The Writers Voice
The World's Favourite Literary Website



Dwyer Leahy Vessey

You came to us in a blur of excitement and puppy smells – cinnamon copper red and wriggling with too much love to hold in your little body. We tossed names around like the tennis balls we threw to you for hours. Not one was right until one day in the sun you scampered by in a blaze of glory, and there you were – Penfold Mays Golden Blaze.

You tumbled into our mixed half-family lives and became the one missing ingredient that blended us whole. You were the only one that understood our teenage girl, that could match the energy of our pre-teen boy, and be our toddler’s guide for her first steps. We had come together to be a family, but until you came we had not blended as one. Sacred traditions like going to Camp on the lake were the older kids’ memories – and they were sometimes too precious to share with new ones, new children.

We took you to Camp that first time, and once you saw the long dock, the light on the water, the stillness, the peace of it all – you ran straight to that stillness and jumped, causing ripples that forever changed us all. Each year we would bring you to Camp and you would smell the pine-tree tunnel and know that in mere moments you would be free to streak down the dock ablaze in your glory and jump into the stillness to make ripples. At the end of the week we would pull you out of the water, exhausted, and leaner, your golden-red coat tangled with swirling water knots. When there was a ban on dogs at Camp, you were the one exception. No one who had seen your love for Camp could ever deny you that moment when you curled your front paws over the edge of the dock and looked back; waiting for those two wonderful words to be said. “Blaze! Jump!” and you would fling yourself into the sky, into the water, into our hearts.

When your muzzle was tinged with white, you’d still play ball for hours in the water – stumbling onto the dock, staggering a little, you would drop the ball and shake. Sometimes the ball would fall back into the water – and there you would go again – into the water…always into the water.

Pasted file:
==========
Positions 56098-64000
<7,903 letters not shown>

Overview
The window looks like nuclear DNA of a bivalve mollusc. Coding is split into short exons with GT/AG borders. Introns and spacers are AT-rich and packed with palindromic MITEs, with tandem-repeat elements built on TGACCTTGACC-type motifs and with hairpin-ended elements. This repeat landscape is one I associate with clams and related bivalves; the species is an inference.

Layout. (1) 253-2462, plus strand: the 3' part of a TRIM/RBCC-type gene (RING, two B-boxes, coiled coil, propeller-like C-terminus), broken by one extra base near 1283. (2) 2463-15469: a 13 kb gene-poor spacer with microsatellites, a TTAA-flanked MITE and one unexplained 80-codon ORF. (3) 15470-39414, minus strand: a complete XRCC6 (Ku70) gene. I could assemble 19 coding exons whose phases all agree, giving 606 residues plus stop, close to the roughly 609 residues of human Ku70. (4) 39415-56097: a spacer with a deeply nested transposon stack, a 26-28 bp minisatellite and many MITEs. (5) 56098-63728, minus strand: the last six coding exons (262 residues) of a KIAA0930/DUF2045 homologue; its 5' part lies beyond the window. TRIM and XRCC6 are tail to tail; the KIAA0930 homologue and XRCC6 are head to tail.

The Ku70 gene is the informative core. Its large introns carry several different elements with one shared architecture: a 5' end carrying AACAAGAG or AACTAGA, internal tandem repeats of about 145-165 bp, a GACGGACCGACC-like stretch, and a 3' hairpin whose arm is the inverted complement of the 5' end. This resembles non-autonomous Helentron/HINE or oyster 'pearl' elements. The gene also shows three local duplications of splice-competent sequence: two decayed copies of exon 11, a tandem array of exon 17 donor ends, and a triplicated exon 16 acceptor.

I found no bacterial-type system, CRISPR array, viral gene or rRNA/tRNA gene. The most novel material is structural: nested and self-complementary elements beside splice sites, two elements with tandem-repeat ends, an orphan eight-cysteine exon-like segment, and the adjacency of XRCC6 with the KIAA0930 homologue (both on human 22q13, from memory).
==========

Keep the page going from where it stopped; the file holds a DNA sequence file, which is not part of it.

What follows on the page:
When your hips were old before your spirit, we had to limit the number of times we would throw the ball into the lake. After three times, you would have to rest…and you would quietly nudge the ball off the dock with your nose and watch until it had drifted out from the dock just enough for you to get up, look at us with resigned exasperation as if to say “well someone has to get it” and you would jump.

Camp traditions now grew to include watching over sleeping toddlers in the hammock, licking marshmallow sticky baby fingers, sneaking dropped hamburgers under the picnic table, and the towing of the newest of us in her yellow life jacket as she gleefully wrapped her “pimmers” in your fur and went for yet another swim with Blaze.

You became our blending – our communality – loved by all of us, you knew that each of us loved you best and needed you more than any of us. You made our family whole, and true, and real. We hold you forever in our hearts and see you always, running for the water, always the water – to jump once again into the stillness and make ripples that go on forever.

July 22, 1993 – February 16, 2008

Critique this work

Click on the book to leave a comment about this work

All Authors (hi-speed)    All Authors (dialup)    Children    Columnists    Contact    Drama    Fiction    Grammar    Guest Book    Home    Humour    Links    Narratives    Novels    Poems    Published Authors    Reviews    September 11    Short Stories    Teen Writings    Submission Guidelines

Be sure to have a look at our Discussion Forum today to see what's
happening on The World's Favourite Literary Website.